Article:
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More Signs of Improvement for Small Business

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UPS has completed the seventh week of a study to measure the impact of COVID-19 on small and medium-sized businesses across the United States. This installment went to 400 U.S.-based respondents between May 6 and May 11.

While the coronavirus remains a heavy burden on small businesses, this week’s results indicate that the pandemic’s impact continues to abate.

We observed the lowest point of the downturn four weeks ago, and since then, the survey data has shown consistent signs of improvement.

Two steps forward

The proportion of businesses reporting a negative impact has dropped to 73 percent, down from a high of 83 percent a month ago. While the majority of respondents are still grappling with this pandemic, the number who report that they are “significantly” impacted has declined considerably.

Many SMB challenges have also subsided during this four-week period. The share of respondents citing cash flow challenges has dropped 13 percentage points to 69 percent. Possibly driven by government assistance from the Paycheck Protection Program, among respondents who applied for funding, 63 percent report they have received it.

Another factor that may be driving improvements in cash flow is the return of sales revenue. The number of businesses experiencing revenue declines has steadily dropped during the last four weeks and now sits at 66 percent, 13 points below its peak.

One reason for this positive revenue trend is that businesses are beginning to reopen. For the first time since this study began, more respondents are open for business (54 percent) than remain closed or operating at reduced capacity (46 percent).

“The share of respondents citing cash flow challenges has dropped 13 percentage points to 69 percent. The number of businesses experiencing revenue declines has steadily dropped during the last four weeks and now sits at 66 percent, 13 points below its peak.”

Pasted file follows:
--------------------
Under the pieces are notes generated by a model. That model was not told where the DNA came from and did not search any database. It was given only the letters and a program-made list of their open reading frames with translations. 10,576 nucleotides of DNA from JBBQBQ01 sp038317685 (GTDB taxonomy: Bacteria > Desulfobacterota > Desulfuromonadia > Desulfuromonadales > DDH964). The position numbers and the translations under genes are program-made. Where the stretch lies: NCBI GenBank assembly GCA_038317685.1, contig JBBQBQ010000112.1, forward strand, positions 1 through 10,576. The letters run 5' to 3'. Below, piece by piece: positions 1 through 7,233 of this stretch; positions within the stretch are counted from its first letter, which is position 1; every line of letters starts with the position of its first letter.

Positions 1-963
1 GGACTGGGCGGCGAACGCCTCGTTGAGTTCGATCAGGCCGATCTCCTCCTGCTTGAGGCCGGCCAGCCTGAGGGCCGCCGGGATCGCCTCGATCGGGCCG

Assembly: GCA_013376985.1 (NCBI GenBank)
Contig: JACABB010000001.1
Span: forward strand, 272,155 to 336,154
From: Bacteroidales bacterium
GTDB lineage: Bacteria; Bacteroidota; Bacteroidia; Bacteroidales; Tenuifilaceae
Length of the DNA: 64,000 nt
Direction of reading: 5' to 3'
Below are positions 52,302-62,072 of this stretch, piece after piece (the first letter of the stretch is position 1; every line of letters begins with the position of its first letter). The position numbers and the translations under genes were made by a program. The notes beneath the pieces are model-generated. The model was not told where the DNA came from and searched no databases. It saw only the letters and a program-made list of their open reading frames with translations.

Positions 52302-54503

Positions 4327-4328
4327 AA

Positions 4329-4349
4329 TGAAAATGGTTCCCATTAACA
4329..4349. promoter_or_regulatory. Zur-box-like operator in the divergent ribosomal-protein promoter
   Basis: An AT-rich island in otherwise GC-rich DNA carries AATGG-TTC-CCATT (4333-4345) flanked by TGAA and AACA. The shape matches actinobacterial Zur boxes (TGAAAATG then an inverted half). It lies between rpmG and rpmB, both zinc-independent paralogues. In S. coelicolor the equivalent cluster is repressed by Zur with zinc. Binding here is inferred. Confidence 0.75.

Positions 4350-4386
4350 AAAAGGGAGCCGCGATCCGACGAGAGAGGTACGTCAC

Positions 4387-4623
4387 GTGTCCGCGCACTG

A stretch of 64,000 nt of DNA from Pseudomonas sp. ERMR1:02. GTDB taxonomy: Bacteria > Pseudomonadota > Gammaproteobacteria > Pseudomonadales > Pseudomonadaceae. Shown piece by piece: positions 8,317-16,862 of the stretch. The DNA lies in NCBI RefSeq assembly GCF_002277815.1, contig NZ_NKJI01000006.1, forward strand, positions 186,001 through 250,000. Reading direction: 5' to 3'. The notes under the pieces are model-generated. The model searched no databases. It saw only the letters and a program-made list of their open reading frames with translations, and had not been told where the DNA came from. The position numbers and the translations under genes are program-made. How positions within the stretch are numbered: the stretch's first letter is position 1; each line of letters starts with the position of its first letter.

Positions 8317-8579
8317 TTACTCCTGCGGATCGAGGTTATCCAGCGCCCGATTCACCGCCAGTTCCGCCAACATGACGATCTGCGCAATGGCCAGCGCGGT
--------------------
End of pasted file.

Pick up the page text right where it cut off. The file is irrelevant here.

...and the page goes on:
Many businesses have placed a greater emphasis on customer service throughout the pandemic, and that strategy may also contribute to the positive revenue trend.

Respondents are adapting to the changing needs of their customer base by extending payment terms when needed, offering new pickup and delivery options and, as one owner noted, “giving customers as much free stuff as we can offer.”

One step back

Yet supply chains continue to be a concern as businesses reopen. Fifty-four percent of respondents stated that their single biggest threat to meeting accelerating customer demand is their inability to obtain sufficient inventory from suppliers.

As these inventory challenges persist, the share of respondents planning to “near-source” their supply chains increased this week to 17 percent.

“We will replace as many offshore suppliers as we can,” stated one business owner.

“For the first time since this study began, more respondents are open for business (54 percent) than remain closed or operating at reduced capacity (46 percent).”

These supply chain plans reflect the optimism of survey respondents who are eager to shore up their inventories in anticipation of customer demand. This is one of the many things that businesses are doing to prepare for the post-pandemic environment, from improving their products to ensuring a healthy work environment.

While they acknowledge uncertainty remains, these business owners are not letting disruption stop them from planning for a more prosperous future.

UPS will deploy this survey every week to monitor the continuously evolving influence of the COVID-19 pandemic on small and medium-sized businesses.

Read part one, part two, part three, part four, part five and part six in this small business series.

Photo by Jungwoo Hong on Unsplash

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